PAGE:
Evaluation of Agency Comments on Cash and Investment Management of Defense Nonappropriated Funds
FPCD-78-78: Published: Oct 11, 1978. Publicly Released: Oct 22, 1979.
- Full Report:
The major recommendation contained in the report entitled, "Cash and Investment Management of Department of Defense Nonappropriated Funds Need To Be Improved," was that, unless the Department of Defense (DOD) can show that disadvantages outweigh advantages, Congress should enact legislation: (1) directing that DOD nonappropriated funds (NAFs) be put in the Treasury and invested in Treasury securities; and (2) specifying what the interest policy should be. This recommendation envisioned NAF receipts being deposited to the credit of the Treasury and funds excess to current operating needs being invested in Treasury securities. The recommendation was based primarily on the principle of financial management that all funds, including trust funds, received and disbursed by the government as a result of its operations should be deposited with the Treasury and included in the federal budget.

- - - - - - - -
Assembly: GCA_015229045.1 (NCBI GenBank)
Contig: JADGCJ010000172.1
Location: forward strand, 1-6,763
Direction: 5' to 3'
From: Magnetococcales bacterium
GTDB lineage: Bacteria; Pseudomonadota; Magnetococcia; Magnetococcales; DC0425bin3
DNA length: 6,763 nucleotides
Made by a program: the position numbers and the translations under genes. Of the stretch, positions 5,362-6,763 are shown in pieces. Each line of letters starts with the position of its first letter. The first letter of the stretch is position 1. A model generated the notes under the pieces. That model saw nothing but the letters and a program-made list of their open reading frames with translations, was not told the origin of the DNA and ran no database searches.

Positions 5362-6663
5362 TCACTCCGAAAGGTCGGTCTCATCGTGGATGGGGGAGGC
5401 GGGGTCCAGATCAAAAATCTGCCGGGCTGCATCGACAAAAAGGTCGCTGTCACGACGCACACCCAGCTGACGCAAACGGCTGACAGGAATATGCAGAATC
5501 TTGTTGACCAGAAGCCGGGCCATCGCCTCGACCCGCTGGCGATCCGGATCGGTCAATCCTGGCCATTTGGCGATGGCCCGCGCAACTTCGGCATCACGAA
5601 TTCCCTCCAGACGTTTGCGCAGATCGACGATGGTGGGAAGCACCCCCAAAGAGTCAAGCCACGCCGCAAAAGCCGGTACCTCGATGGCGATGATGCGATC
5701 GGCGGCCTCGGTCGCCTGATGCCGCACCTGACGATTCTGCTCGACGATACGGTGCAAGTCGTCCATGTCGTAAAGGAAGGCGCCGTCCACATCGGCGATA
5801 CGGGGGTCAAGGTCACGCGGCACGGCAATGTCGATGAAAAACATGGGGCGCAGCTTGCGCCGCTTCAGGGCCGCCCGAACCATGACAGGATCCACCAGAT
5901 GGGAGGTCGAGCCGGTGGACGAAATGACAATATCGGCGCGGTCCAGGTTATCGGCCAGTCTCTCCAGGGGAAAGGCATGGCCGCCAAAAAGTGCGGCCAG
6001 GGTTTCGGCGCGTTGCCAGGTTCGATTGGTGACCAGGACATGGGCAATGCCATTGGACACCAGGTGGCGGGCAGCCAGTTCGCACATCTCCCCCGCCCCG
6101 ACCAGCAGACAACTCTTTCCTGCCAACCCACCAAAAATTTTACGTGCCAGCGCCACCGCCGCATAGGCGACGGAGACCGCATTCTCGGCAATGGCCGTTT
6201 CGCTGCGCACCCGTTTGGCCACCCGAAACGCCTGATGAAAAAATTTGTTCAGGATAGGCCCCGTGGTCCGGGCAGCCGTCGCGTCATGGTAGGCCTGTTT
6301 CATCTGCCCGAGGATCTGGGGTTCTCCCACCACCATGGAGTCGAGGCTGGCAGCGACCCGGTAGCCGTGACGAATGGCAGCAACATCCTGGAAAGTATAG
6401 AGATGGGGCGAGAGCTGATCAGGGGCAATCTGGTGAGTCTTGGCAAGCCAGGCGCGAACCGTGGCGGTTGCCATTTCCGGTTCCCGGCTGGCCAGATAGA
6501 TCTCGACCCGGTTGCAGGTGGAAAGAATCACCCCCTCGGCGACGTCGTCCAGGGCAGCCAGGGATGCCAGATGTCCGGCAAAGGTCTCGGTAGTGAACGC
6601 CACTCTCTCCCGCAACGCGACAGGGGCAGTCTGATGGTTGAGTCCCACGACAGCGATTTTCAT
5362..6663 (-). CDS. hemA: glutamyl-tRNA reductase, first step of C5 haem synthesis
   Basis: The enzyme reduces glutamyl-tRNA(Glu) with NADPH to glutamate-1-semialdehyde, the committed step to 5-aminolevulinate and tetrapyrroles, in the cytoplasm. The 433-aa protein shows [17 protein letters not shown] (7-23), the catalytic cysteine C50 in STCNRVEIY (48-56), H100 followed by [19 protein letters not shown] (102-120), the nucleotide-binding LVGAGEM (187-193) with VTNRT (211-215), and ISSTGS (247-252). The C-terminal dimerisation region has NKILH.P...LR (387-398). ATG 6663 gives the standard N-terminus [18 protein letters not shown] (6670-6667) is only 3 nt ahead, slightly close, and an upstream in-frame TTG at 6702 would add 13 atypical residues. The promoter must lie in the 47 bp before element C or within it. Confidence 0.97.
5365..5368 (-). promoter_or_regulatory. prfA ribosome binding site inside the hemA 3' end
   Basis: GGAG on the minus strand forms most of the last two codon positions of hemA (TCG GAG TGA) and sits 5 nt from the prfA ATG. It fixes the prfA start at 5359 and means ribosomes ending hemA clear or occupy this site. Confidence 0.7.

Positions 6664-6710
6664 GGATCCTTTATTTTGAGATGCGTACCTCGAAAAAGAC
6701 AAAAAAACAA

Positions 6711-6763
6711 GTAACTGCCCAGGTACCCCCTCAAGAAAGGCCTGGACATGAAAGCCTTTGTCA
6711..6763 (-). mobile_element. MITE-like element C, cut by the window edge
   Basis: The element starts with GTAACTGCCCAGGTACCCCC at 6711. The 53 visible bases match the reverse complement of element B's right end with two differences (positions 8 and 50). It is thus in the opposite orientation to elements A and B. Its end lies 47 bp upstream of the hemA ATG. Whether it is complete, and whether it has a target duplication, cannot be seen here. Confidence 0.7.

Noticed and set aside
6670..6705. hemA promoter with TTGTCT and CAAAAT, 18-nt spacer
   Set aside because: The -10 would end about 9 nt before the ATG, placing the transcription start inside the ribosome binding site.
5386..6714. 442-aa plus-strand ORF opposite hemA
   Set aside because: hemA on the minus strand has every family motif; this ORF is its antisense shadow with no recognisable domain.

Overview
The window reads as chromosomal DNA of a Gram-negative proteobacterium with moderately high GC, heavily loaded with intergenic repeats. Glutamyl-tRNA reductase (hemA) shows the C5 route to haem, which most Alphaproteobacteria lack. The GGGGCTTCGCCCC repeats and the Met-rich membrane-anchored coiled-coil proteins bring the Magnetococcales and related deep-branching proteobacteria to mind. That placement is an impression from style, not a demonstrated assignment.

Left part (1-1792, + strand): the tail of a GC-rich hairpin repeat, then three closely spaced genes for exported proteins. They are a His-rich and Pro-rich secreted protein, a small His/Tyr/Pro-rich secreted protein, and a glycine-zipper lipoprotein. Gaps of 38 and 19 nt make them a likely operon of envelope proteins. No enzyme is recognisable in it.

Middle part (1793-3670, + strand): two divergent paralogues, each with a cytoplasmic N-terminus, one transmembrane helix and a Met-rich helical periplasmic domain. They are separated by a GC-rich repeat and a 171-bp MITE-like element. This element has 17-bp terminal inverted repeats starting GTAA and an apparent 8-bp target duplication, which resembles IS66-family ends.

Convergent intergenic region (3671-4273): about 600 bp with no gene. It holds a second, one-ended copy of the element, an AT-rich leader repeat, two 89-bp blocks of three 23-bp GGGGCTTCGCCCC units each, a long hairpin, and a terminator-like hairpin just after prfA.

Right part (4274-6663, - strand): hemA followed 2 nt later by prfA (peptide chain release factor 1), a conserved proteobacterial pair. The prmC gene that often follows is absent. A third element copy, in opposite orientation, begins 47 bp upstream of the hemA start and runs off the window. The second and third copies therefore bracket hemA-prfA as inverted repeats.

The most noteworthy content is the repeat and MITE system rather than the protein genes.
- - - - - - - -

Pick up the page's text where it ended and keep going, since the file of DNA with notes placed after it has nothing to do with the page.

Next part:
DOD contended that: (1) NAFs are not government funds; (2) NAFs are handled in accordance with present policies; and (3) no requirement exists to deposit NAFs in the Treasury or to include them in the federal budget. DOD asserted that the current investment policy fully complies with Treasury Circular No. 176, which the Department claimed clearly recognizes and provides for operating NAFs off-budget. The position that NAFs are government funds is supported by the fact that the funds are maintained and controlled solely by instrumentalities of the government. It has been consistently recommended to Congress that off-budget activities should be included in the federal budget. Although there is a possibility that some revenue may be lost to the NAFS if Congress does not authorize interest rates on NAF investments equivalent to what they might otherwise earn in the commercial market, adoption of the recommendation may increase interest income by making more cash available for investment and reduce operating costs through centralized accounting and banking. (RRS)